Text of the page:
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 Monday, 27 January, 2003, 09:24 GMT
Operation Ore puts children 'at risk'
Child porn
Operation Ore provided leads on 250,000 suspects
Children are at risk because the police cannot cope with a growing number of suspected internet paedophiles, according to one of the most senior officers dealing with child pornography.

Detective Chief Superintendent Derrick Kelleher has admitted he is taking officers away from child protection units to arrest suspects identified by Operation Ore, the UK's largest ever police hunt against internet paedophiles.

"These teams are already stretched to the limit," the commander of the Metropolitan Police Child Protection Group told BBC Radio 4's Today programme.

"Our priority must be protecting children who are at risk here and now."

Pete Townshend
Townshend says he was researching a book

Operation Ore has given police direct leads on 250,000 suspected internet paedophiles worldwide, including The Who's Pete Townshend, who insists he was merely researching the subject.

But Detective Chief Superintendent Kelleher told Today it had taken six months to identify 10% of them in London alone.

"We have not got a list of names."

"We have only got a list of credit card numbers.

We have not got the level of resources to attach to it

Detective Chief Superintendent Derrick Kelleher

"We are having to work methodically through this list through the financial institutions.

"It is time-consuming.

"We have not got the level of resources to attach to it.

"And it is going to take us a long time."

Computer user
Child porn can be accessed in seconds

Home Office minister Hilary Benn said the government had implemented measures to protect children from this "horrific form of abuse".

The centrally-funded National Criminal Intelligence Service had taken some of the strain by initially sifting through the names to prioritise who they considered were the worst offenders.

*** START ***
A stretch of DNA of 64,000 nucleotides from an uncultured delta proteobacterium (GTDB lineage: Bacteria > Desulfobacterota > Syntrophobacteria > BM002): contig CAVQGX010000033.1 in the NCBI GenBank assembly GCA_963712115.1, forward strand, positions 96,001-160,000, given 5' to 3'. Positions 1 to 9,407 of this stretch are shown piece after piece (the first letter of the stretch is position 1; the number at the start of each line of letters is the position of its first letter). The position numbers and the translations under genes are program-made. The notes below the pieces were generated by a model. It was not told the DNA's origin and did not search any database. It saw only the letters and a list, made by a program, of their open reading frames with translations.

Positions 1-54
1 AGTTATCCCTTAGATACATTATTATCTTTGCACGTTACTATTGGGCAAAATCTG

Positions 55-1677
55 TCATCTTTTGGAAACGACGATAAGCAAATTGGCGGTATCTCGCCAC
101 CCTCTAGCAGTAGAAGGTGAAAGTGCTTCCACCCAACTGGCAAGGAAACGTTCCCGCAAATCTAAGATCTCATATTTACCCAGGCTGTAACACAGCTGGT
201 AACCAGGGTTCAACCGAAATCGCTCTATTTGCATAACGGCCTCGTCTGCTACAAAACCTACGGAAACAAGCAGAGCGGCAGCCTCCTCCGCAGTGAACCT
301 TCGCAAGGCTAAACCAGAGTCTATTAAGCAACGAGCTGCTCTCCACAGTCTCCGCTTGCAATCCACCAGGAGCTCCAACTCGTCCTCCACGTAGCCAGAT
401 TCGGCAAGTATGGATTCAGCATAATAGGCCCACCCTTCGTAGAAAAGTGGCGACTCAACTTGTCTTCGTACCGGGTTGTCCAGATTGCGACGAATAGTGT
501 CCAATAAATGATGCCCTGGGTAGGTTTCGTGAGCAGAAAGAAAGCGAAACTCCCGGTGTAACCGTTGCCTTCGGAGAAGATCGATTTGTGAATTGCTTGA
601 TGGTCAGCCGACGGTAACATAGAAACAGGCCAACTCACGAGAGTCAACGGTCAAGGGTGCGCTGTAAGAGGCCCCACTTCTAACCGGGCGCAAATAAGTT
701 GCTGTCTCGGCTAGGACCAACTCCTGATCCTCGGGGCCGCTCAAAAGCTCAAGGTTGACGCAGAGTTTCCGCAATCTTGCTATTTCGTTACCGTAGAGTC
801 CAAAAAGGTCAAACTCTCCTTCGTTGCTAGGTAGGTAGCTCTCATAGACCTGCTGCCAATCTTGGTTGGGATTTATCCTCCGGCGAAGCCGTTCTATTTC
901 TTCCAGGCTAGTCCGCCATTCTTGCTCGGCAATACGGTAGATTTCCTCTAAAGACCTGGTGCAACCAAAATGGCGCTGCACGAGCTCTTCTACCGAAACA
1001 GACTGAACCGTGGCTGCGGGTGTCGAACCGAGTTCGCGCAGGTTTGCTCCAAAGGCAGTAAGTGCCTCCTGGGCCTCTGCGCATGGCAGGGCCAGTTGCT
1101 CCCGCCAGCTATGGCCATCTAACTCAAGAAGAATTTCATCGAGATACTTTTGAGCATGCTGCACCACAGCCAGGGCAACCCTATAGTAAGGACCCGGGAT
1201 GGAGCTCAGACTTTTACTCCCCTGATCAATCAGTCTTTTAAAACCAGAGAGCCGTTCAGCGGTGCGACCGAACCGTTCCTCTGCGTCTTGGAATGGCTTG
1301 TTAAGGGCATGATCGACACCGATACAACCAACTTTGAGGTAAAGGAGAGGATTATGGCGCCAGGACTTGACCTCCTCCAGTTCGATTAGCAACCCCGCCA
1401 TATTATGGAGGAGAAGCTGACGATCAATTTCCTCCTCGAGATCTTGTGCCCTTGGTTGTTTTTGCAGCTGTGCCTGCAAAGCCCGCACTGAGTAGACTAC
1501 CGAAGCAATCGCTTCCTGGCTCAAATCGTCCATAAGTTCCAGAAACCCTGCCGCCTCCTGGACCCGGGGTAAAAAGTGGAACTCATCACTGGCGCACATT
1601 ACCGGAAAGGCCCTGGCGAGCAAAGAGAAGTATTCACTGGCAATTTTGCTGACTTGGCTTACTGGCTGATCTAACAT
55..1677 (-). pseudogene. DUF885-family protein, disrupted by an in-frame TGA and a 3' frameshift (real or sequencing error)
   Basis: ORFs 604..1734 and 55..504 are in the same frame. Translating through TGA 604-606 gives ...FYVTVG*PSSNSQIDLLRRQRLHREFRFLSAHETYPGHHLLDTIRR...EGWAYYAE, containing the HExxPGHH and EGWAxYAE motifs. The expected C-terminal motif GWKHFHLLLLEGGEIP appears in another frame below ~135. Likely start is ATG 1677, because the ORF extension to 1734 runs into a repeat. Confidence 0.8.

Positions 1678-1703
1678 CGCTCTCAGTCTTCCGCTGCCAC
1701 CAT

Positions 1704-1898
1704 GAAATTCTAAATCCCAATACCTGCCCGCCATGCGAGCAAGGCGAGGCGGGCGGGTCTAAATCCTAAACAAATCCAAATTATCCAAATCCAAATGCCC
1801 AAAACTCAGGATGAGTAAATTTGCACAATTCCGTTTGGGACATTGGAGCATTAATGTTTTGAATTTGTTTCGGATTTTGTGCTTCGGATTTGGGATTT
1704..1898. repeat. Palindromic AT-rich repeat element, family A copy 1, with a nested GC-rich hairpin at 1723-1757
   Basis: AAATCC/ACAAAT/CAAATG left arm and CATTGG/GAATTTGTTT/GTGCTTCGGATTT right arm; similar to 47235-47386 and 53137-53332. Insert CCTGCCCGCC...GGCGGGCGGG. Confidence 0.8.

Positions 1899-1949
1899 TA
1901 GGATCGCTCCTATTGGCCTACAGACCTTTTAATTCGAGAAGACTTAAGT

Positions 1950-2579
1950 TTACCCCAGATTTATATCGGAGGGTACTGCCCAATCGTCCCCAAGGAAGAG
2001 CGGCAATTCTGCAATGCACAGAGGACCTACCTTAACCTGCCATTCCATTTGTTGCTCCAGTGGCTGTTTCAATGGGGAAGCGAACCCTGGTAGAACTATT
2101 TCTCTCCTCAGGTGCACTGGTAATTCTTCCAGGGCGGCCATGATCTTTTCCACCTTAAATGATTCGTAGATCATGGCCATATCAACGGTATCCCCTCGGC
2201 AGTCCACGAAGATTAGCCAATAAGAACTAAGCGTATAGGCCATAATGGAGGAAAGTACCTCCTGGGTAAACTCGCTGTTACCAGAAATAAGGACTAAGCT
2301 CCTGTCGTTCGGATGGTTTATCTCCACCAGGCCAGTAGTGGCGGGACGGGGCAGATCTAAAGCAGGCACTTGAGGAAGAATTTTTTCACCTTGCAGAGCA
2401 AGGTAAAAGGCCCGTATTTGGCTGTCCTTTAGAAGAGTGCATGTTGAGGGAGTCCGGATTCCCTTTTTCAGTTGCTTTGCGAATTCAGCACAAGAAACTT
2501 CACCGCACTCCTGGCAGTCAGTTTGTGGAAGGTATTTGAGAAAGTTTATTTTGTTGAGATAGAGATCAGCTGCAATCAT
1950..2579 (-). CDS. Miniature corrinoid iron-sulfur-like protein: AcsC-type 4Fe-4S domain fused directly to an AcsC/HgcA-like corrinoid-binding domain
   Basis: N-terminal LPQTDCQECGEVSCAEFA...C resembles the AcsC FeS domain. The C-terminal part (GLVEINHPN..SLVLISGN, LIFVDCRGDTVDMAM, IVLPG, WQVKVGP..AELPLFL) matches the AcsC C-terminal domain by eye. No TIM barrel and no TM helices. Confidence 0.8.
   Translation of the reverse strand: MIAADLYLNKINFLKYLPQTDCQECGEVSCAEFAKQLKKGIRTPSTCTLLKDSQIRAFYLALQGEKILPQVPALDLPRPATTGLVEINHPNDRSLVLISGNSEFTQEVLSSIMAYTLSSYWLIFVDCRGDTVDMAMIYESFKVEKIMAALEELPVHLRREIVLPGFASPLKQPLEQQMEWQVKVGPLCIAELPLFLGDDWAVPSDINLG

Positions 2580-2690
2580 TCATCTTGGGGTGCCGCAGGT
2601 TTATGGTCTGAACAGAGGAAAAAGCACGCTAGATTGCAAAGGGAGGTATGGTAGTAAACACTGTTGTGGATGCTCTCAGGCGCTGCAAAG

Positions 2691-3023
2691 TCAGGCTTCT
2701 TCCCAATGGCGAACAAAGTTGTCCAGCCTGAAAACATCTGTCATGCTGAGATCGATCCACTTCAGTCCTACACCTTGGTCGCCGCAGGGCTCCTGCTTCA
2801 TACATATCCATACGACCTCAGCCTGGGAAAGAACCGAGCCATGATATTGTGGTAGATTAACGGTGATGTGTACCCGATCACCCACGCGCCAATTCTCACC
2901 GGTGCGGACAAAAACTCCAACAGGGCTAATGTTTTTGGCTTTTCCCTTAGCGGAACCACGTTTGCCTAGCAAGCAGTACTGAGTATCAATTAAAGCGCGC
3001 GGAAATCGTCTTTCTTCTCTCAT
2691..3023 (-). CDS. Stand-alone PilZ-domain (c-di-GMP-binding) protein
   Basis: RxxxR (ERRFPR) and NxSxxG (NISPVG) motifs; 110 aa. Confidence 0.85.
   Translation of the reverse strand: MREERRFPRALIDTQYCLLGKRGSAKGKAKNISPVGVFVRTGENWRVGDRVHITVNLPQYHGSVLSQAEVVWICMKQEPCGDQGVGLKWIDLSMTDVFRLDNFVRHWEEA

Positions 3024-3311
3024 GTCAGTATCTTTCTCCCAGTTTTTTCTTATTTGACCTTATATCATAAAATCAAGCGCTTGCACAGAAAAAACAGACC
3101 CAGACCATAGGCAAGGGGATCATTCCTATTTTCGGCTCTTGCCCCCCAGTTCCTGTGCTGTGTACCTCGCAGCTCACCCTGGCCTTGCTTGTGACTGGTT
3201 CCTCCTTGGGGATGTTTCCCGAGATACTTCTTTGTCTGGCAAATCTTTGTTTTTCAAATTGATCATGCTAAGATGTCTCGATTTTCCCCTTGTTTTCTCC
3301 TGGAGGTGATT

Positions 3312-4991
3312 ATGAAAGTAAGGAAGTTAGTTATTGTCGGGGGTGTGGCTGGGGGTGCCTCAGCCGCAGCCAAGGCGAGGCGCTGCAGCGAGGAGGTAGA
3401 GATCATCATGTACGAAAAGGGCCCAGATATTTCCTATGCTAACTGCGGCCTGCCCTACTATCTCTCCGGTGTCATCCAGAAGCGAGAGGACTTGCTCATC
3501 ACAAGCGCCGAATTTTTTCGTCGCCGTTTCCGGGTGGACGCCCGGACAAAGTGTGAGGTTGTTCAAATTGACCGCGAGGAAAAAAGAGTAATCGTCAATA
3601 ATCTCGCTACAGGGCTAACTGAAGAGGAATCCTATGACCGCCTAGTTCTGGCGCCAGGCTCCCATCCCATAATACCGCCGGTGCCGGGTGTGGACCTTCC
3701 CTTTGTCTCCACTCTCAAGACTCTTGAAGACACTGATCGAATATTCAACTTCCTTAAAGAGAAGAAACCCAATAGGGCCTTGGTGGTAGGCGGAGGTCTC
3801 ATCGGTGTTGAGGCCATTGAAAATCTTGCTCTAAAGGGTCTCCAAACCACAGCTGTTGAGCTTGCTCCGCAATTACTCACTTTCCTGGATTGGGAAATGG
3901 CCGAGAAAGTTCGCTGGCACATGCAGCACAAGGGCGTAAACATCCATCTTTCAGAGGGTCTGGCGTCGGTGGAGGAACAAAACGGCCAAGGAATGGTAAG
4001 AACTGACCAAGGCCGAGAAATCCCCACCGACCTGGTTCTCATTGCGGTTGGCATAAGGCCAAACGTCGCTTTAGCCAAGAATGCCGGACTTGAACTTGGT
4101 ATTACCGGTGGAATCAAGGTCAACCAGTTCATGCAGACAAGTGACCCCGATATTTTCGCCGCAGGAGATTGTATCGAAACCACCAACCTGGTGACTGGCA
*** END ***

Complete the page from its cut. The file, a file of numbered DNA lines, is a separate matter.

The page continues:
And part of the role of the National Hi-Tech Crime Unit, set up at a cost of 25m, was to support police forces by giving technical expertise.

Mr Benn added: "Police forces have had a big increase in funding - 6% this year, 10% last year."

The police need to get a move on and the government needs to finance it as a matter of urgency

Carole Howlett, spokeswoman on internet child pornography for ACPO

Deputy assistant commissioner Carole Howlett, spokeswoman on internet child pornography for the Association of Chief Police Officers, last year asked for more police resources to help.

Ms Shipley said 500,000 had been given, but the police needed about 2m to tackle the huge scale of the problem.

"The police need to get a move on and the government needs to finance it as a matter of urgency," she said.

Donald Findlater was manager of the Wolvercote Clinic in Surrey - the only residential treatment centre in England for paedophiles, until its closure last year.

I doubt the system will be able to deal competently, and in a way that protects children, as these people go through the system

Former manager of the Wolvercote Clinic, Donald Findlater

He told the programme: "Operation Ore has presented enormous challenges which are currently being faced by the police in terms of properly investigating and accumulating evidence.

"The next challenge will be faced by the courts and probation service and maybe the prisons.

"We are going to see this large bulge of this group of individuals going through the system.

"And frankly I doubt the system will be able to deal competently, and in a way that protects children, as these people go through the system."


Growing menace

Tackling the threat
See also:

14 Jan 03 | UK
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